Plant invasion down under : exploring the below-ground impact of invasive plant species and their biological control on soil properties and invertebrate communities in the Central Plateau of New Zealand : a thesis presented in partial fulfilment of the requirements for the degree of Master of Science in Ecology, Massey University, Palmerston North, New Zealand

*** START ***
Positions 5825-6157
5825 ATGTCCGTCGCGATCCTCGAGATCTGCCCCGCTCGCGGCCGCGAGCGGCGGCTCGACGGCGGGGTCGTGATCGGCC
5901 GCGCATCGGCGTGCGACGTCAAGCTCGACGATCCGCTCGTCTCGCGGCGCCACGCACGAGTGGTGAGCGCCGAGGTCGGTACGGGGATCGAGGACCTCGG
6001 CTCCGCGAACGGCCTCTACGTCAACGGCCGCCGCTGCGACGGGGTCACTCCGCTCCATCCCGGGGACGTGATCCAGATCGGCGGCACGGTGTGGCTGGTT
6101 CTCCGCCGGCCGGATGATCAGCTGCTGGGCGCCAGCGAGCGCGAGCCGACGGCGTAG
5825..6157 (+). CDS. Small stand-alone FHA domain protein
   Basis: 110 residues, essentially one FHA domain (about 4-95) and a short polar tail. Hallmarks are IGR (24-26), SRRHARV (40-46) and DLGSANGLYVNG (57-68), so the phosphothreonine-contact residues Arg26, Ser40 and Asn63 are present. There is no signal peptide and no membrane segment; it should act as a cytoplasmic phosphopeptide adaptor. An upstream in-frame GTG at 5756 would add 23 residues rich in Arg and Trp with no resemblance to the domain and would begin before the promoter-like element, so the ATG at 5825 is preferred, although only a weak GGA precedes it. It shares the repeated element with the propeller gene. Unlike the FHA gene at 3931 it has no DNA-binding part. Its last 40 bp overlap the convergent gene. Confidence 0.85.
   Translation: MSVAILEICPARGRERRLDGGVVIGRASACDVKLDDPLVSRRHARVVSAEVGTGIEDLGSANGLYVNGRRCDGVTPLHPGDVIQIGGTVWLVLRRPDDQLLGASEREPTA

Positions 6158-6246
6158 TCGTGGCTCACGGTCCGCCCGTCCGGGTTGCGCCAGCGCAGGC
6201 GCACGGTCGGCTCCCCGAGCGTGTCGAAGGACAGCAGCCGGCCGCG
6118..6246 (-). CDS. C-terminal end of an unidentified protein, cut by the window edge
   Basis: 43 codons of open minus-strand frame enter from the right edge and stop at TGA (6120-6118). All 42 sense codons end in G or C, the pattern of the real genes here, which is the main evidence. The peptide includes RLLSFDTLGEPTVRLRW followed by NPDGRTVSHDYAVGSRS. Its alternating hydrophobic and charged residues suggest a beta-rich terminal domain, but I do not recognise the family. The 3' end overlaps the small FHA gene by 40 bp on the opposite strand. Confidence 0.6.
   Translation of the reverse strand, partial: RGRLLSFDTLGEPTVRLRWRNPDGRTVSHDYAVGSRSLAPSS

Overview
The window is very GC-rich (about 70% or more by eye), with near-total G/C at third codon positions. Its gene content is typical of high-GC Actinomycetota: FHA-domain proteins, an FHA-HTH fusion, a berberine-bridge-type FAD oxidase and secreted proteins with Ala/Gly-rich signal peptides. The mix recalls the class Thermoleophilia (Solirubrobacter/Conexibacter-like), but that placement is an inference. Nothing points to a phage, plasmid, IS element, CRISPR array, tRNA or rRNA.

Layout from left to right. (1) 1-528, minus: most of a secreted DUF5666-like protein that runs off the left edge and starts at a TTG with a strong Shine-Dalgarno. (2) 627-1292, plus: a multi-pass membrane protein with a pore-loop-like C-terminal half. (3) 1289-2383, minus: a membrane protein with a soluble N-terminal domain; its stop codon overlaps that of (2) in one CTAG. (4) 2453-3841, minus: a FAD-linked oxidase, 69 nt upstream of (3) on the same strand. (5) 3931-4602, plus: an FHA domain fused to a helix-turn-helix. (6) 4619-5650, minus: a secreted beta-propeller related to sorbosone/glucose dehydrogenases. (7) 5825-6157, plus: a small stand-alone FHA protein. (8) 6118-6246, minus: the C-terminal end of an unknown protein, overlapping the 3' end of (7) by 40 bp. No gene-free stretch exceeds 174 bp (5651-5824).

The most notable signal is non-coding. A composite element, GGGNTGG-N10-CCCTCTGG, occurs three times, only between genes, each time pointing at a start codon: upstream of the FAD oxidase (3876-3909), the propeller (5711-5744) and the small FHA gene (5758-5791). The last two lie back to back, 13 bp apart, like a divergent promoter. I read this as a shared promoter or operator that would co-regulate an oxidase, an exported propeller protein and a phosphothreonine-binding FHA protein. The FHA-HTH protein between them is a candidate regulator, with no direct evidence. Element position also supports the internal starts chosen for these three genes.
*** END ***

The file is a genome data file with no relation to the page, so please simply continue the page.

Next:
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With the increase in global trade and environmental disturbances, plant invasion continues to be one of the greatest threats to native ecosystems. The Central Plateau of New Zealand is of particular interest as it is home to several invasive plant species and biological control agents of these plants. Previous research has focused on the plant community responses of above-ground arthropods to plant invasions, but to my knowledge, no research has investigated soil properties and soil fauna communities at an individual plant level and compared these beneath native and invasive plants. Globally, information on post-release impacts of biological control agents on the below-ground communities and ecological processes is lacking, although we know that organisms such as foliar herbivores can impact the soil ecosystem indirectly, with consequences for control and subsequent recovery. This research aims to fill in this gap by investigating: 1) the soil properties and soil fauna communities associated with two native plant species (Leptospermum scoparium – mānuka, and Chionochloa rubra – red tussock) and two invasive species (Calluna vulgaris – heather and Cytisus scoparius – broom), and 2) how soil properties and soil fauna communities change under heather (C. vulgaris) plants at three stages of biocontrol agent (heather beetle) attack (prior, during and following the attack). In chapter 2, I sampled the soil physicochemical properties and macrofauna communities of two native and two invasive plant species. Rather than finding a difference between native and invasive plants as expected, I found a high degree of similarity between manuka and broom, and between red tussock and heather. This result highlighted the need to understand both the invasive and displaced vegetation when identifying impacts of invasion. In chapter 3, I sampled the soil ecosystem under heather plants before, during, and after feeding by the heather beetle. As expected, I found that the soil properties under heather differed before and during heather beetle attack. Unexpectedly, I found no difference in soil properties under heather before and after control by heather beetle. I also found that Collembola (springtails) and Oligochaeta (earthworms) were more abundant after heather beetle attack. Interestingly, Thysanoptera (thrips) abundances were highest prior to heather beetle attack, which could potentially have important consequences for biocontrol efficacy. These results provide some novel insights into the soil ecosystem responses to plant invasion, and the potential soil impacts post-biocontrol release, while highlighting the need for future research into a variety of plant species and control agents.